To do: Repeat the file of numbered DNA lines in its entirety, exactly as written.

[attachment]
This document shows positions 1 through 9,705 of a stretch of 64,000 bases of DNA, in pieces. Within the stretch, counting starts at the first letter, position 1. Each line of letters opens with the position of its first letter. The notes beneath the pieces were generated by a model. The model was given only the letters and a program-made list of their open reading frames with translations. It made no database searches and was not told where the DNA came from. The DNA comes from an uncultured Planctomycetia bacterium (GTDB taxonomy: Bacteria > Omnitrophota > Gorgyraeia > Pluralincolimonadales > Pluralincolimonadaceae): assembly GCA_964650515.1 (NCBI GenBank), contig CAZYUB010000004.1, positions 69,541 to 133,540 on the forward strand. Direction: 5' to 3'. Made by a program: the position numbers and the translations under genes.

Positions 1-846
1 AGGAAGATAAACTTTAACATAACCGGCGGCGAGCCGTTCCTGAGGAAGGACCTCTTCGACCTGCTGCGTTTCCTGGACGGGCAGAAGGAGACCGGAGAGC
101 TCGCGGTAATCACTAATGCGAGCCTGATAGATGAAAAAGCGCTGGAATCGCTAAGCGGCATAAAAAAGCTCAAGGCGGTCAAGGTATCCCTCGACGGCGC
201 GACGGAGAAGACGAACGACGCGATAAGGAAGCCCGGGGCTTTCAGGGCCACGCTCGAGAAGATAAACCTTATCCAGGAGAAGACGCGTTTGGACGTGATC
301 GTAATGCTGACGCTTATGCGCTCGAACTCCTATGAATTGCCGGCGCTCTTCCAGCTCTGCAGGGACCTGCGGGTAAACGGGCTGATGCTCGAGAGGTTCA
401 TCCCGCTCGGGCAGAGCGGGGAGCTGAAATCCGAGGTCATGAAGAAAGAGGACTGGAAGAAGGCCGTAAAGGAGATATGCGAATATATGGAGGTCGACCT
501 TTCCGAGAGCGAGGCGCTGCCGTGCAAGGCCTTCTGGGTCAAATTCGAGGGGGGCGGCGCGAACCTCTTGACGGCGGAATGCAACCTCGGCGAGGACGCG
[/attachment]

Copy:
This document shows positions 1 through 9,705 of a stretch of 64,000 bases of DNA, in pieces. Within the stretch, counting starts at the first letter, position 1. Each line of letters opens with the position of its first letter. The notes beneath the pieces were generated by a model. The model was given only the letters and a program-made list of their open reading frames with translations. It made no database searches and was not told where the DNA came from. The DNA comes from an uncultured Planctomycetia bacterium (GTDB taxonomy: Bacteria > Omnitrophota > Gorgyraeia > Pluralincolimonadales > Pluralincolimonadaceae): assembly GCA_964650515.1 (NCBI GenBank), contig CAZYUB010000004.1, positions 69,541 to 133,540 on the forward strand. Direction: 5' to 3'. Made by a program: the position numbers and the translations under genes.

Positions 1-846
1 AGGAAGATAAACTTTAACATAACCGGCGGCGAGCCGTTCCTGAGGAAGGACCTCTTCGACCTGCTGCGTTTCCTGGACGGGCAGAAGGAGACCGGAGAGC
101 TCGCGGTAATCACTAATGCGAGCCTGATAGATGAAAAAGCGCTGGAATCGCTAAGCGGCATAAAAAAGCTCAAGGCGGTCAAGGTATCCCTCGACGGCGC
201 GACGGAGAAGACGAACGACGCGATAAGGAAGCCCGGGGCTTTCAGGGCCACGCTCGAGAAGATAAACCTTATCCAGGAGAAGACGCGTTTGGACGTGATC
301 GTAATGCTGACGCTTATGCGCTCGAACTCCTATGAATTGCCGGCGCTCTTCCAGCTCTGCAGGGACCTGCGGGTAAACGGGCTGATGCTCGAGAGGTTCA
401 TCCCGCTCGGGCAGAGCGGGGAGCTGAAATCCGAGGTCATGAAGAAAGAGGACTGGAAGAAGGCCGTAAAGGAGATATGCGAATATATGGAGGTCGACCT
501 TTCCGAGAGCGAGGCGCTGCCGTGCAAGGCCTTCTGGGTCAAATTCGAGGGGGGCGGCGCGAACCTCTTGACGGCGGAATGCAACCTCGGCGAGGACGCG